Monday, November 21, 2011

Insider: The US is Defaulting on its Debt, But There's Money in the Sewage

More from the ultimate insider, Pippa Malmgren:
I have argued for some time that the US would default through haircuts at the local level (municipal defaults) and through inflation at the national level. In addition, austerity is making its way into the US debt picture but through local, not national, initiatives. The most important news about the Jefferson County default is not that it is bigger than Orange County, making it the largest municipal bankruptcy in U.S. history, or that it happened without much notice or market impact. The most important aspect is that someone bought the sewer assets of the county, which had been the principal source of the debt burden, according to Bloomberg “Less than an hour after Jefferson County’s late-afternoon filing, an investor bought more than $1 million of its sewer debt for 58 cents on the dollar, down from about 74 cents a month earlier, according to Municipal Securities Rulemaking Board trade data.” In other words, the default process in America will be met by increased new investment. The new owner is doing exactly what I have recommended all investors do in this new environment: Buy genuine unimpaired cash flows. It would hard to name something that has more genuine demand than sewage services in the US. Now that the debt is defaulted on the entity is no longer impaired by debt. And, the cash flows, though not certain, are likely to be manageable. Prices for sewage services in that county will rise but probably not by as much as the previous debt-laden owners were demanding. Thus the public ability and willingness to pay is likely to be high.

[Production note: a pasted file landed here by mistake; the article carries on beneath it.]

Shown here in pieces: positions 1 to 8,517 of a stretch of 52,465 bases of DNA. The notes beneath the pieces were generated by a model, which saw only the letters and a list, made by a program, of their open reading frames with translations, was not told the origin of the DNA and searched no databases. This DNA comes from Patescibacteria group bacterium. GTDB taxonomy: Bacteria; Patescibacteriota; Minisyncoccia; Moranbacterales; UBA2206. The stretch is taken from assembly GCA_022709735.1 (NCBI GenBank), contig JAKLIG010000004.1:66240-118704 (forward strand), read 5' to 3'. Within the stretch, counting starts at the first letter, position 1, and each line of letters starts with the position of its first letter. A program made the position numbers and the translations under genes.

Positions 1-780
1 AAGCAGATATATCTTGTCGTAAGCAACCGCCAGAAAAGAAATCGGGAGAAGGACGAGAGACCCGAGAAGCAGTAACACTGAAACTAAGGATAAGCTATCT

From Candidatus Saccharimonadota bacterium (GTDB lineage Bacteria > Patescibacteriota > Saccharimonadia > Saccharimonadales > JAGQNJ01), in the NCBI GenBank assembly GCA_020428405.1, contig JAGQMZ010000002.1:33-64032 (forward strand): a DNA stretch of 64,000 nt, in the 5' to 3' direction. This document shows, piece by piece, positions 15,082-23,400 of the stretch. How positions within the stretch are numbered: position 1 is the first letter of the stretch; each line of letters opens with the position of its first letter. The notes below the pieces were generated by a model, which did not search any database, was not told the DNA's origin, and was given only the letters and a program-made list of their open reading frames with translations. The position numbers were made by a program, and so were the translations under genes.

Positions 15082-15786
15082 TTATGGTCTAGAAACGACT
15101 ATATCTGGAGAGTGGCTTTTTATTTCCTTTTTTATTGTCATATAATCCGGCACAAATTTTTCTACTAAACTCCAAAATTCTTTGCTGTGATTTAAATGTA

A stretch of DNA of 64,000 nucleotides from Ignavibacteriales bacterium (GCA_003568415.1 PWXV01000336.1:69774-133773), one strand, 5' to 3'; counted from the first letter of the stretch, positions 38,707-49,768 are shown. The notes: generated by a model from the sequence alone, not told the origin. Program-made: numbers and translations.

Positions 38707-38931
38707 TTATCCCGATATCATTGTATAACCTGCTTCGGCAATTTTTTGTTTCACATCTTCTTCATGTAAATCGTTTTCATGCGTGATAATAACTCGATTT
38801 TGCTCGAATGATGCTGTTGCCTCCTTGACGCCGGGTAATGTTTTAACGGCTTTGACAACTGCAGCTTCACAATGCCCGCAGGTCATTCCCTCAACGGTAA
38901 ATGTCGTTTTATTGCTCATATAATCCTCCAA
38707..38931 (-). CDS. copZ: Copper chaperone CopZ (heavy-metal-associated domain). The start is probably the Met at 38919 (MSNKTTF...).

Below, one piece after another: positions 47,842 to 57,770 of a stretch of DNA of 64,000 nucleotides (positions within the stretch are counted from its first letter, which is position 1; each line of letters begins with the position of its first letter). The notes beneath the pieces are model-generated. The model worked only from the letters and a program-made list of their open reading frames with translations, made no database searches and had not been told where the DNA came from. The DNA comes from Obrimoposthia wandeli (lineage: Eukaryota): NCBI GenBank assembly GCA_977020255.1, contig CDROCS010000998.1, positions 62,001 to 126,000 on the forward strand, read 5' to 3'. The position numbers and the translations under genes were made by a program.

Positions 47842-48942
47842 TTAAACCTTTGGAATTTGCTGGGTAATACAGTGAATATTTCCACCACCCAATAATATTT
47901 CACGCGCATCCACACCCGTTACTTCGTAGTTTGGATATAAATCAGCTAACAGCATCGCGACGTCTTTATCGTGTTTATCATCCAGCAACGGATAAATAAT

As I have been reporting for some time, the only significant area where unemployment is increasing is at the state and local government levels. This falls in line with Malmgren's thinking here.

My one caution with her scenario is that if price inflation gets strong enough, and I think it will, this will eliminate much of the financial pressures, short-term, at the state and local government levels as these governments will be able to pay off their debts in cheaper dollars. As for buying sewage services, I think it's positively genius. The economy would really have to be in total long-term free fall before sewage service is turned off.


  1. There's more stink to the Jefferson County sewage situation:

    The question is whether The Carlyle Group bought sewage bonds for 58 cents on the dollar. Carlyle's Synagro Technologies, a sewage contractor, got into its own bribery troubles in Michigan. Their bribes involved a Congressman Conyer's wife.